14-17 May 2018
New Orleans
US/Central timezone

Droplet Flow Regimes in a T-Section Microchannel: Assessment of Volume of Fluid Formulations

15 May 2018, 18:30
15m
New Orleans

New Orleans

Poster MS 4.18: Coupling multi-physic at the pore-scale: experimental and numerical investigation Poster 2

Speaker

Dr Florian Doster (Heriot-Watt University)

Description

Keywords:
Droplet flow regimes, Interfacial dynamics, Volume of Fluid method, Parasitic currents, Direct Numerical Simulations

Abstract:
Multiphase flow in microfluidic devices that produce identical droplets/ bubbles at a known frequency has gained attention due to its use in biomedical, chemical and engineering applications.

In this numerical study, we investigate the flow dynamics in a 2D ‘T’ shaped microfluidic channel where two fluids (wetting and non-wetting) are injected orthogonally and meet at a junction. We use Direct Numerical Simulations (DNS) with the Volume of Fluid (VoF) method where the fluids are distinguished based on a volumetric colour function. DNS-VoF captures the topological changes (ex: pinch-off of an interface) automatically, unlike other methods (ex: Front-tracking) which require manual interventions.
However, Parasitic currents (PC) around the interface potentially occur due to inaccurate computations of the capillary force $\textbf{F}_\sigma$. The Continuum Surface Force (CSF) [1] expresses $\textbf{F}_\sigma$ in a simplistic manner. However, the capillary terms are imprecise and show larger PC. To reduce PC, several formulations are available, such as Sharp Surface Force (SSF) [2, 3] and Filtered Surface Force (FSF) [3]. These formulations advect the interface numerically while trying to retain a sharp interface. Alternatively, Piecewise Linear Interface Construction (PLIC) [4], geometrically constructs and advects the interface. Height functions are used to increase the order of accuracy in computing $\textbf{F}_\sigma$.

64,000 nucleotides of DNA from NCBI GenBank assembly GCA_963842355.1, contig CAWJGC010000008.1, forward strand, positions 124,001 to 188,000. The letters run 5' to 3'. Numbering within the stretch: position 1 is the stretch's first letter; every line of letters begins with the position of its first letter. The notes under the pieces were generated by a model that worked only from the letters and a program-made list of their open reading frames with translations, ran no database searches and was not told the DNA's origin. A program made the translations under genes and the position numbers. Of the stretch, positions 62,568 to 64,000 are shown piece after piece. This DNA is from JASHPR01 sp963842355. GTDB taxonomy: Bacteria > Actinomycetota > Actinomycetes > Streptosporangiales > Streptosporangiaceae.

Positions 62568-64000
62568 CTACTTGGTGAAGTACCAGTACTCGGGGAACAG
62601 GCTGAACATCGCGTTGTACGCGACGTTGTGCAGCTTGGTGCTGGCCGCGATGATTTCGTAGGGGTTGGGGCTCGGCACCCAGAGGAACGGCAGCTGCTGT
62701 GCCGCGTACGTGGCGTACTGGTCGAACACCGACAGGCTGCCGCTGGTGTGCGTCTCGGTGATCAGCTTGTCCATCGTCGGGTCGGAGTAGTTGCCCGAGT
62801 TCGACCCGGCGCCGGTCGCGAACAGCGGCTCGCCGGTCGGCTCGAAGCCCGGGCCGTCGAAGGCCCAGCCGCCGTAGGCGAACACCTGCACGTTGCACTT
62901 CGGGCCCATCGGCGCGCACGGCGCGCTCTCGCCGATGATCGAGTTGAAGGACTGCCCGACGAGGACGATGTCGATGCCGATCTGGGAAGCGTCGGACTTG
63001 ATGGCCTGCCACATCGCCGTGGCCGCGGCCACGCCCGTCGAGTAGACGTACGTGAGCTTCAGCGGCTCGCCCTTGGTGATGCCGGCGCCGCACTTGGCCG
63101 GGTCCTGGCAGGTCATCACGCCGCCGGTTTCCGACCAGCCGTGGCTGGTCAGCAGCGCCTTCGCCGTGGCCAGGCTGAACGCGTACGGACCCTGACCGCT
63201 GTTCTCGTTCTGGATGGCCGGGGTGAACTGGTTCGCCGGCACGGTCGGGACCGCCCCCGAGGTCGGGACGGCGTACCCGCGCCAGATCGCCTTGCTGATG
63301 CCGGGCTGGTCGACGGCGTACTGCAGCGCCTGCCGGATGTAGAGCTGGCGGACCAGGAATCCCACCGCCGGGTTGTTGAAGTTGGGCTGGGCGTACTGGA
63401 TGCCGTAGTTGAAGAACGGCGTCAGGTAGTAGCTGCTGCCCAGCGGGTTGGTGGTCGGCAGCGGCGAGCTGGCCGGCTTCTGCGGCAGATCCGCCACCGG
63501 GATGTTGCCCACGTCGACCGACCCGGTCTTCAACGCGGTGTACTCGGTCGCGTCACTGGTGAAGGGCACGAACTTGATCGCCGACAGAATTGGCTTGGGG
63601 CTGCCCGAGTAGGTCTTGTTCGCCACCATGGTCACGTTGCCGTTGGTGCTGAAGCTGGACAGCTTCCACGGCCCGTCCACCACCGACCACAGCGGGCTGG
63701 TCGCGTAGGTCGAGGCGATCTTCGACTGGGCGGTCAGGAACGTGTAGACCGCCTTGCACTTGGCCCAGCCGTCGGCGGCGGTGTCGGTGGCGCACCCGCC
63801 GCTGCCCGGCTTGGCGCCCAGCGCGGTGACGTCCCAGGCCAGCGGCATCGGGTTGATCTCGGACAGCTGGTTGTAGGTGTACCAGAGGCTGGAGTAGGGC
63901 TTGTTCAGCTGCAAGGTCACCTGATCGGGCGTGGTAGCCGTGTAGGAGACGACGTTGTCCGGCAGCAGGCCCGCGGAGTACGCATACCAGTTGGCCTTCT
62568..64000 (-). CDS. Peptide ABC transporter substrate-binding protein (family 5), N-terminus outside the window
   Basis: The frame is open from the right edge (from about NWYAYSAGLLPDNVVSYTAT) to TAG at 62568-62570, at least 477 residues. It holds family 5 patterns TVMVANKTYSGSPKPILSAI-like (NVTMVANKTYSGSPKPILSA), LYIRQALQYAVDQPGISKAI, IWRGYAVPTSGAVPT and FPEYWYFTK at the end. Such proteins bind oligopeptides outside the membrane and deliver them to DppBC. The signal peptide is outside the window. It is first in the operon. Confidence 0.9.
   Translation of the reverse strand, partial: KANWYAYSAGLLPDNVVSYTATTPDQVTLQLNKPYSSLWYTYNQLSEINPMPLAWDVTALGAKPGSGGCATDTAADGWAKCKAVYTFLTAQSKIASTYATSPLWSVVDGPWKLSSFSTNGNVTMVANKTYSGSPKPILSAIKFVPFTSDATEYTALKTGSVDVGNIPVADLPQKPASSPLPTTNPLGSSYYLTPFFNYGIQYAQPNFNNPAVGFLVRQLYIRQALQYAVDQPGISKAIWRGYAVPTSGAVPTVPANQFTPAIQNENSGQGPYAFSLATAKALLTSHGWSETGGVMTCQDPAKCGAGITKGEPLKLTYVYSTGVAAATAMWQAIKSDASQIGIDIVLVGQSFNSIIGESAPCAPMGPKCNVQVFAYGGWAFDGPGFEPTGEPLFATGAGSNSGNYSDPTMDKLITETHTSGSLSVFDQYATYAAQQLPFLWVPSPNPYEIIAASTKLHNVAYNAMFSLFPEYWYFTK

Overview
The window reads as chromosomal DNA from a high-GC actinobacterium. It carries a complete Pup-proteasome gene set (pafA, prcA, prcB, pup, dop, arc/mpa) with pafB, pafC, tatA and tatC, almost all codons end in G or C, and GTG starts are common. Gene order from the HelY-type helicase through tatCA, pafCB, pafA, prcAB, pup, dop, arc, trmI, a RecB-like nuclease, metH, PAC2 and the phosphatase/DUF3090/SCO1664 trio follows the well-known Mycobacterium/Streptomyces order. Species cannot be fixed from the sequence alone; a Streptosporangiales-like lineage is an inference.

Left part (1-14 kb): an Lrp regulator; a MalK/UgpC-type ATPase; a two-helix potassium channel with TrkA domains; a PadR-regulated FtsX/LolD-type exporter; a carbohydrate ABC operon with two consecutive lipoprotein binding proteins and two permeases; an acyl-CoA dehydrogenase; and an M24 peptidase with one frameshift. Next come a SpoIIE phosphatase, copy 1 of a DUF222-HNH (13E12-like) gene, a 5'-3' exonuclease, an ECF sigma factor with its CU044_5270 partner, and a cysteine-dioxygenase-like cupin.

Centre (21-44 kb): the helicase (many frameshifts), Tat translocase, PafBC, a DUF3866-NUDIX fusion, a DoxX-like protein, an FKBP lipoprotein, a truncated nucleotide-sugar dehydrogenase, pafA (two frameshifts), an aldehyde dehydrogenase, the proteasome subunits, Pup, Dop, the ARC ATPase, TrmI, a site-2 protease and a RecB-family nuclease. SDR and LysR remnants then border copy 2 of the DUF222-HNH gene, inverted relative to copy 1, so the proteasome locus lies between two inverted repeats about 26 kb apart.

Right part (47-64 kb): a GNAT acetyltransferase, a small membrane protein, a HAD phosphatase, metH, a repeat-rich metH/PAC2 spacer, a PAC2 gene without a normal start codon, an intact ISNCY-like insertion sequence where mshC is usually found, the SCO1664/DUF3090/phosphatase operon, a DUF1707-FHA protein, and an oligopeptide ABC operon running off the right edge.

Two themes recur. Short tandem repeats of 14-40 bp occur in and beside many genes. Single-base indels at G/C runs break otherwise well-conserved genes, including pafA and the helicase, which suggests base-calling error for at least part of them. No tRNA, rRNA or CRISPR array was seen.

Though a number of DNS-VoF validations with experiments and analytical models are available [5], a systematic investigation of the potential impact of PC on the droplet formation (possibilities of initiating a premature break-up or skipping pinch-off) and on the droplet length for a wide range of capillary number are still not available. Indeed, our numerical simulations show different flow regimes in the microchannel using the above mentioned VoF formulations for the same flow conditions. Further, when there is a pinch-off, the length of the droplet formed also varies for different VoF formulations. To validate the accuracy of the numerical solvers we make use of a solution that can be derived using geometrical and force balancing techniques.

References

[1] Brackbill, JU and Kothe, Douglas B and Zemach, Charles, A continuum method for modelling surface tension; Journal of computational physics, 1992

[2] M. M. Francois, S. J. Cummins, E. D. Dendy, D. B. Kothe, J. M. Sicilian, M. W. Williams, A balanced-force algorithm for continuous and sharp interfacial surface tension models within a volume tracking framework, Journal of Computational Physics 213 (1) (2006) 141-173.

[3] A. Q. Raeini, M. J. Blunt, B. Bijeljic, Modelling two phase flow in porous media at the pore scale using the volume-of-fluid method, Journal of Computational Physics 231 (17) (2012) 5653-5668.

[4] S. Popinet, An accurate adaptive solver for surface tension-driven interfacial flows, Journal of Computational Physics 228 (16) (2009) 5838-5866.

[5] Duong A Hoang, Volkert van Steijn, Luis M Portela, Michiel T Kreutzer, Chris R Kleijn, Benchmark numerical simulations of segmented two-phase flows in microchannels using the Volume of Fluid method, Computers & Fluids 86 (2013) 28-36.

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Primary authors

Mr Saideep Pavuluri (Heriot-Watt University) Dr Julien Maes (Heriot-Watt University) Dr Florian Doster (Heriot-Watt University)

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